Researcher, Anhui Road and Bridge Engineering Group Co., Ltd.

Lin Ju

Researcher, Anhui Road and Bridge Engineering Group Co., Ltd.

Yanyan Wang

Researcher, Anhui Institute of Building Research and Design

Wei Xu

Researcher, Anhui Construction & Building Materials Technology Group Co., Ltd.

Haixia Ji

Researcher, School of Materials Science and Chemical Engineering, Anhui Jianzhu University

Won-Chun Oh

Professor, Department of Advanced Materials Science and Engineering, Hanseo University

References

1

P. H. Wen, C. H. Wang, L. Song, L. L. Niu and H. Y. Chen, Sustainability, 13, 11610 (2021).

10.3390/su132111610
2

T. Meng, S. S. Lian, K. J. Ying and H. M. Yu, Rev. Adv. Mater. Sci., 60, 490 (2021).

10.1515/rams-2021-0031
3

C. Berthelot, D. Podborochynski, B. Marjerison and T. Saarenketo, Can. J. Civ. Eng., 37, 1613 (2010).

10.1139/L10-102
4

A. J. Puppala, S. Saride and R. Williammee, J. Mater. Civ. Eng., 24, 418 (2012).

10.1061/(ASCE)MT.1943-5533.0000404
5

G. P. Qian, T. Huang and S. Y. Bai, J. Mater. Civ. Eng., 23, 1575 (2011).

10.1061/(ASCE)MT.1943-5533.0000276
6

W. Tabyang, C. Suksiripattanapong, C. Phetchuay, C. Laksanakit and N. Chusilp, Road Mater. Pavement Des., 23, 2178 (2021).

10.1080/14680629.2021.1959385
7

S. W. Townsend, C. J. Spreadbury, S. J. Laux, C. C. Ferraro, P. E. R. Kari and T. G. Townsend, J. Environ. Eng., 146, 0402 (2020).

10.1061/(ASCE)EE.1943-7870.0001788
8

S. H. Liang, J. T. Chen, M. X. Guo, D. L. Feng, L. Liu and T. Qi, Waste Manage., 105, 425 (2020).

10.1016/j.wasman.2020.02.01732126370
9

L. A. Guerrero, G. Maas and W. Hogland, Waste Manage., 33, 220 (2013).

10.1016/j.wasman.2012.09.00823098815
10

O. R. Carmignano, S. S. Vieira, A. P. C. Teixeira, F. S. Lameiras, P. R. G. Brandao and R. M. Lago, J. Braz. Chem. Soc., 32, 1895 (2021).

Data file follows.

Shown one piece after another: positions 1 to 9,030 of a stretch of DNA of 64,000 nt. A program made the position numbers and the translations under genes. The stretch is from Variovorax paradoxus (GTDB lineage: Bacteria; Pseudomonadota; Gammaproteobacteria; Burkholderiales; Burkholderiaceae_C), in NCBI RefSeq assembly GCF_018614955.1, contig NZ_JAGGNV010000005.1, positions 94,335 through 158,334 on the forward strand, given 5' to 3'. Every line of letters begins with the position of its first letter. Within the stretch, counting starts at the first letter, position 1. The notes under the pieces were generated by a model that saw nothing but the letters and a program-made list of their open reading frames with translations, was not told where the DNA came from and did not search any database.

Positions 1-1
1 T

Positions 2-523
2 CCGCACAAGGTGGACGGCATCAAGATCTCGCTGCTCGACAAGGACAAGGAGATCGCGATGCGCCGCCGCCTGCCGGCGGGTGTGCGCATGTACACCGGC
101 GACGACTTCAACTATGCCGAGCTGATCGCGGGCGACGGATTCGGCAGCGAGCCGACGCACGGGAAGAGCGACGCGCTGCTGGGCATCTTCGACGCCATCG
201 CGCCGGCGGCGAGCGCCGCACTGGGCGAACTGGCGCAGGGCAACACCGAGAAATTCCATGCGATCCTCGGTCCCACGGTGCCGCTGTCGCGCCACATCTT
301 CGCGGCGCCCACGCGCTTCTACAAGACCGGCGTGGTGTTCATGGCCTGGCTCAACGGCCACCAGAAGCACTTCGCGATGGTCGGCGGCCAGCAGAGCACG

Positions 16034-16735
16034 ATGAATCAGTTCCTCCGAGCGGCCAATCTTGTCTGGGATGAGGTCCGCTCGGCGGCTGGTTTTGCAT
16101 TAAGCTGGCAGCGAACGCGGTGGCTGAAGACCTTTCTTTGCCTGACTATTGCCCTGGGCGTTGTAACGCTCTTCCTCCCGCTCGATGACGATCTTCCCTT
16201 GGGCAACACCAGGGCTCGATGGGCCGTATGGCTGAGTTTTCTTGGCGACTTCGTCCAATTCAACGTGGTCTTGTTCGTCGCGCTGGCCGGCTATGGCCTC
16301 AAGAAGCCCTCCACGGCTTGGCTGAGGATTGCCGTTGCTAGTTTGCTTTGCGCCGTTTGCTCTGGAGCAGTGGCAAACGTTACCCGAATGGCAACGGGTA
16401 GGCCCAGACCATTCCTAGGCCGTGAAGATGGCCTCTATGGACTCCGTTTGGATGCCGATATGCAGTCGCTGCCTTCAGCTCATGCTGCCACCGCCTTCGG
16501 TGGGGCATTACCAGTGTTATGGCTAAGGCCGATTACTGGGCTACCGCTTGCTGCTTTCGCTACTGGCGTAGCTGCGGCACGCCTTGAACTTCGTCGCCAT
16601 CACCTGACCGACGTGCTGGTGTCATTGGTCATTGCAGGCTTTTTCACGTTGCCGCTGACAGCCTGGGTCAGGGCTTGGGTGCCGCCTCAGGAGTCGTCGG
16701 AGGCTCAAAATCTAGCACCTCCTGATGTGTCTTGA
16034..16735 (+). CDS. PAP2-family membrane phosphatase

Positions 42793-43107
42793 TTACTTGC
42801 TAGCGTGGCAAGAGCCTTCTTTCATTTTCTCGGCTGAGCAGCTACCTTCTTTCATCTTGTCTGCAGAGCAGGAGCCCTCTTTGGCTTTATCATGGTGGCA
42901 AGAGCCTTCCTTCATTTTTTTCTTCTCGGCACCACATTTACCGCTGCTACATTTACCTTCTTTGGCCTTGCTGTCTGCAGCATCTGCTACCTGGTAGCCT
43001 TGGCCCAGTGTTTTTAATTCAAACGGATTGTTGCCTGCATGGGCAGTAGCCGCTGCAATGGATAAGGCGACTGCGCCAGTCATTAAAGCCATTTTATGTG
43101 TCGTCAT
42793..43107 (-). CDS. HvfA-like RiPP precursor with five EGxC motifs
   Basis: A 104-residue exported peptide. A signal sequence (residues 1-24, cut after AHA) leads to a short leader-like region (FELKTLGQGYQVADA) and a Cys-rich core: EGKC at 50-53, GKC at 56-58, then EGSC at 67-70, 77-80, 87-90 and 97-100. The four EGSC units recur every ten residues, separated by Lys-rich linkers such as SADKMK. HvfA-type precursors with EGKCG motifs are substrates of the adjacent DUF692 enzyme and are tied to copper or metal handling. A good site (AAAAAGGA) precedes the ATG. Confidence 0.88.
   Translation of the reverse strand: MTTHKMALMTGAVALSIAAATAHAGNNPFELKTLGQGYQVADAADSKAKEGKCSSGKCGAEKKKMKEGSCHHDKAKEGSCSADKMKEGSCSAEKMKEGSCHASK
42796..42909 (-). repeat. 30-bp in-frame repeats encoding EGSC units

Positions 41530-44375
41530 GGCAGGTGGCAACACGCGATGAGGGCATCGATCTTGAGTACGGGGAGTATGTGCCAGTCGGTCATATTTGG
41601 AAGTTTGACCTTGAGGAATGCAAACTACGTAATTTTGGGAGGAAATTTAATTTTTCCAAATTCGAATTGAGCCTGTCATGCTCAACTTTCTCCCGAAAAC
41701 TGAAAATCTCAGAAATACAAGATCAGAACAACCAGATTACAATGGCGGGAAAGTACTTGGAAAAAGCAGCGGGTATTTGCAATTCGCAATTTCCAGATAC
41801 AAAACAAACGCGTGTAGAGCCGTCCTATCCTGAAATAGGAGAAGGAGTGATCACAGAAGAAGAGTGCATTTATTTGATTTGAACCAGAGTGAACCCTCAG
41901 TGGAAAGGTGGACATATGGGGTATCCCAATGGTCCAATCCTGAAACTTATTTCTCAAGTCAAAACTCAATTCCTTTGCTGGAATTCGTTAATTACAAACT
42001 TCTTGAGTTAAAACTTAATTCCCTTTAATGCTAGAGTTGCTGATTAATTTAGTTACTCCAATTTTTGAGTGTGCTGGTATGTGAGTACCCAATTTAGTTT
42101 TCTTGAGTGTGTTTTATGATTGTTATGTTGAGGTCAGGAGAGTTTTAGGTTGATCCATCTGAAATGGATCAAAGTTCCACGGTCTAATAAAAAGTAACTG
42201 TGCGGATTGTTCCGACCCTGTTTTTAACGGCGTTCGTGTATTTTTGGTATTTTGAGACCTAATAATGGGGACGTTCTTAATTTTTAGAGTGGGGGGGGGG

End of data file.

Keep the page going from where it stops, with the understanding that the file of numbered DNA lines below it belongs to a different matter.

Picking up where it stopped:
10.21577/0103-5053.20210100
11

J. S. Zhao, K. Ni, Y. P. Su and Y. X. Shi, Constr. Build. Mater., 286, 122968 (2021).

10.1016/j.conbuildmat.2021.122968
12

B. C. Gayana and K. R. Chandar, Adv. Concr. Constr., 6, 221 (2018).

10.12989/acc.2018.6.3.221
13

J. H. Deng, X. A. Ning, J. H. Shen, W. X. Ou, J. Y. Chen, G. Q. Qiu, Y. Wang and Y. He, J. Environ. Manage., 317, 115435 (2022).

10.1016/j.jenvman.2022.11543535751253
14

N. Zhang, B. W. Tang and X. M. Liu, Constr. Build. Mater., 288, 123022 (2021).

10.1016/j.conbuildmat.2021.123022
15

C. Li, H. H. Sun, Z. L. Yi and L. T. Li, J. Hazard. Mater., 174, 78 (2010).

10.1016/j.jhazmat.2009.09.01919782471
16

J. L. B. Galvao, H. D. Andrade, G. J. Brigolini, R. A. F. Peixoto and J. C. Mendes, J. Cleaner Prod., 200, 412 (2018).

10.1016/j.jclepro.2018.07.313
17

Y. Liu, W. R. Hao, W. He, X. Meng, Y. L. Shen, T. Du and H. Wang, Coatings, 12, 95 (2022).

10.3390/coatings12010095
18

C. Li, N. Zhang, J. C. Zhang, S. Song and Y. H. Zhang, Materials, 15, 112 (2021).

10.3390/ma1501011235009257PMC8746001
19

J. S. Zhao, Y. P. Su, Y. X. Shi, Q. X. Wang and K. Ni, Struct. Concr., 23, 423 (2022).

10.1002/suco.202100383
20

F. H. Han, S. M. Song, J. H. Liu and S. Huang, Powder Technol., 345, 292 (2019).

10.1016/j.powtec.2019.01.007
21

B. G. Ma, L. X. Cai, X. G. Li and S. W. Jian, J. Cleaner Prod., 127, 162 (2016).

10.1016/j.jclepro.2016.03.172
22